Where Are We in the Credit Cycle and What Does It Mean for Corporate Bonds

We listened-in last week on a webcast hosted by the corporate credit team at Wells Fargo. Overall, their assessment of the market was cautious, as leverage has ticked up and certain sectors such as materials and energy are showing significant weakness. They characterize the current market as falling into the late stage of a typical credit cycle, where credit fundamentals deteriorate as debt increases and profits peak. As such, they have increased their year-end spread target for investment grade corporates to 1.85% versus an original forecast of 1.45% and are recommending a market weight to the sector.  


We largely agree with their overall view and believe that caution is indeed warranted whenever fundamentals show signs of weakness. However, there are many reasons to get excited about certain sectors and maturity ranges in the market. Much of the weakness in credit fundamentals has been driven by industrial companies, particularly in healthcare, where merger and acquisition activity has driven huge debt issuance. Other sectors, such as financials, are enjoying strong fundamental credit quality. In addition, bonds maturing on the front end of the yield curve (5 years and in), have strong technical properties that insulate their total return from a spread widening environment. Wells Fargo’s credit team is well respected, and it is likely that we will begin to see news articles warning about the dangers of corporate bonds. Remember, behind every headline are scores of important though subtle nuances, which is especially true here.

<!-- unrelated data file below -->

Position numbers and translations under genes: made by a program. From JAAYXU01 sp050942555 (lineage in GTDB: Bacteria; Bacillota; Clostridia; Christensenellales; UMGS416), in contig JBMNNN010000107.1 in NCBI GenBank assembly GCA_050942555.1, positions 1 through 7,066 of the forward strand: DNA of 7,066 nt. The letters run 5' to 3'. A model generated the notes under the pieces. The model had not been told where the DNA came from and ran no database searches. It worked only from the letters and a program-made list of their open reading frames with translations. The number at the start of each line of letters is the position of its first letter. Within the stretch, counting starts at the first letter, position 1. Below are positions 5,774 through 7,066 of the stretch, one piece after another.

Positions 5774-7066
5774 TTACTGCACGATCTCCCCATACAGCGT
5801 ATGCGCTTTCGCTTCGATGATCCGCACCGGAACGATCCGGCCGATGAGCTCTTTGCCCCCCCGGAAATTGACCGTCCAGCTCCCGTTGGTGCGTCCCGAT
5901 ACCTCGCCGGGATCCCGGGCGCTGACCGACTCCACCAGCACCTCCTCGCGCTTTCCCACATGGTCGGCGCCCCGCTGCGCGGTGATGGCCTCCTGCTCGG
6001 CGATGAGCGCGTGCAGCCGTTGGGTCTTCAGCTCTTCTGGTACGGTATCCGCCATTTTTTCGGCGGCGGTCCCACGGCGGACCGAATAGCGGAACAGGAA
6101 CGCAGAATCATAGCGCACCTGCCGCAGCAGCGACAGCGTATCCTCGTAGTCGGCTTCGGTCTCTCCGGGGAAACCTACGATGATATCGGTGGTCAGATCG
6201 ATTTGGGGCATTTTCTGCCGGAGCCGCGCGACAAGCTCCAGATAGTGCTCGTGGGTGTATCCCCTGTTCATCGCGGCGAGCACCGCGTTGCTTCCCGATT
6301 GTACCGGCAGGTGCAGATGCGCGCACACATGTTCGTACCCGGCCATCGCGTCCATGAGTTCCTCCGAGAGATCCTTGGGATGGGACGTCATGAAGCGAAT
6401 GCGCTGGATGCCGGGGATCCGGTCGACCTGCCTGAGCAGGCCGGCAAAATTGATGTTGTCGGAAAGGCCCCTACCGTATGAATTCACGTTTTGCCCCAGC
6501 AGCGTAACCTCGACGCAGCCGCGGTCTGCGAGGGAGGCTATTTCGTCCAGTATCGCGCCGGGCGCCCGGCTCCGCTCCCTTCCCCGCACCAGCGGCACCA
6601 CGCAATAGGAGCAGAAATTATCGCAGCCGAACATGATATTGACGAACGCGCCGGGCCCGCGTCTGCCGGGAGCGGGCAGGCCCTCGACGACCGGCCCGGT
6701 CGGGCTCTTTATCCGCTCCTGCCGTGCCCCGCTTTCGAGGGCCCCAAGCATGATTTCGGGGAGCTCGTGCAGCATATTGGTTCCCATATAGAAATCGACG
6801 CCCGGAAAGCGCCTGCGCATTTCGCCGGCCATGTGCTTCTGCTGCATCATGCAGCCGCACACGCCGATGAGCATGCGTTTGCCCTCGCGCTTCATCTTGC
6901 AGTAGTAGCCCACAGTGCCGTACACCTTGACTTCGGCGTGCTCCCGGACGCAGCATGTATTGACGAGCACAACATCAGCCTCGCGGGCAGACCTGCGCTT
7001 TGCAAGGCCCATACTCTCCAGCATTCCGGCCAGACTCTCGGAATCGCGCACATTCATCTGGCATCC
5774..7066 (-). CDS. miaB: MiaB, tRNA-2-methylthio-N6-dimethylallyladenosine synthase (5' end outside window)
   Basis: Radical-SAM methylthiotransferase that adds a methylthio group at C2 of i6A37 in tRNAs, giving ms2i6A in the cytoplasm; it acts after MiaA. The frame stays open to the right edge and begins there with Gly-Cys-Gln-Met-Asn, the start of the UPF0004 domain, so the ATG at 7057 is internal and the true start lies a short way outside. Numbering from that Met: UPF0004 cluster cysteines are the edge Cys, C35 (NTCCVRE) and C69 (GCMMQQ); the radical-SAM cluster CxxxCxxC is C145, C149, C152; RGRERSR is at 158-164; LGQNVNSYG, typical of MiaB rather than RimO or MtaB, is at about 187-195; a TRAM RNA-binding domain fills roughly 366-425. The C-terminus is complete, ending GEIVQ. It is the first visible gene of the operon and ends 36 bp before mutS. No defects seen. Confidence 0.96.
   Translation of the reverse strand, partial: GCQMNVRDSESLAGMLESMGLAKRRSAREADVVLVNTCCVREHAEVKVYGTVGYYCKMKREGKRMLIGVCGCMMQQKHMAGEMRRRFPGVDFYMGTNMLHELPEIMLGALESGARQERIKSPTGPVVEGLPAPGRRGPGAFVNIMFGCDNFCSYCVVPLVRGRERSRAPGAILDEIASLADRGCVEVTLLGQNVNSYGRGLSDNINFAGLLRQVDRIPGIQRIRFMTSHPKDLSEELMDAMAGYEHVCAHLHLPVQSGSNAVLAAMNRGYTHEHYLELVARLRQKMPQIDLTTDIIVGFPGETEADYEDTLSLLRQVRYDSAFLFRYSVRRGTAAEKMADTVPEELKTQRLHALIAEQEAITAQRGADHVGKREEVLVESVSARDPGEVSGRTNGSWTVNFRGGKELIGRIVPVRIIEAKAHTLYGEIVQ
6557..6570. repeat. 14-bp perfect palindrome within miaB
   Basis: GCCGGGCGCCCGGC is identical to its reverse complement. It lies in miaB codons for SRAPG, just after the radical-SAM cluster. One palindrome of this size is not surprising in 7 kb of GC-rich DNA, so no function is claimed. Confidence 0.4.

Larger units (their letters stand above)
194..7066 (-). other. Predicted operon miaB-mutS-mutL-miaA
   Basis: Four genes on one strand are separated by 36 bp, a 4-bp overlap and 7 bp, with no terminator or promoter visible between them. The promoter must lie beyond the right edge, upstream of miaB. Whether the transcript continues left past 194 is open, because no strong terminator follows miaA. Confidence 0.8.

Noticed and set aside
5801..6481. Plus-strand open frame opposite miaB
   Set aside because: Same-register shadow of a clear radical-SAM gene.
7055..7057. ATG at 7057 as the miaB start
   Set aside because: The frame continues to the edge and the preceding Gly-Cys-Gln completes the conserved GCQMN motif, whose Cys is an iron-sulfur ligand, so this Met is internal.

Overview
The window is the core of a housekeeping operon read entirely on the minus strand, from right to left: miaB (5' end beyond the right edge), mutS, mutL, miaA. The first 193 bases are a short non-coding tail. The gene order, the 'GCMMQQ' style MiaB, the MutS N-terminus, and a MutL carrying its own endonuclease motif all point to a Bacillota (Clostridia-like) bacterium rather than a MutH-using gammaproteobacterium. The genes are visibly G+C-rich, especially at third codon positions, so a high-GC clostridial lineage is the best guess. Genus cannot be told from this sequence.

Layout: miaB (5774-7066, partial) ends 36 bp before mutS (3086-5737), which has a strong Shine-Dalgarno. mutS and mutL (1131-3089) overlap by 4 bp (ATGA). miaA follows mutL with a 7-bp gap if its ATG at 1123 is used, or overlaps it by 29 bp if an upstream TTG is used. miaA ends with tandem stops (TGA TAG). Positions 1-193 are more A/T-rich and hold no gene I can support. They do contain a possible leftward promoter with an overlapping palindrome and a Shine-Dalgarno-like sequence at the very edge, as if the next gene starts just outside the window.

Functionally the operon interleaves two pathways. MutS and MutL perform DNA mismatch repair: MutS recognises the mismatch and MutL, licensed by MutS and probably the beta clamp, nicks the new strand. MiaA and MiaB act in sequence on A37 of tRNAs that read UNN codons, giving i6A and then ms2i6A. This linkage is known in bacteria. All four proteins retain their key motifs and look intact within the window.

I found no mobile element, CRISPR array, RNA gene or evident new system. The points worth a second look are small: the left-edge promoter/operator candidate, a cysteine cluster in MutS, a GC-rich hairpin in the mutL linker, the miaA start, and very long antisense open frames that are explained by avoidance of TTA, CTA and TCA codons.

Source: Wells Fargo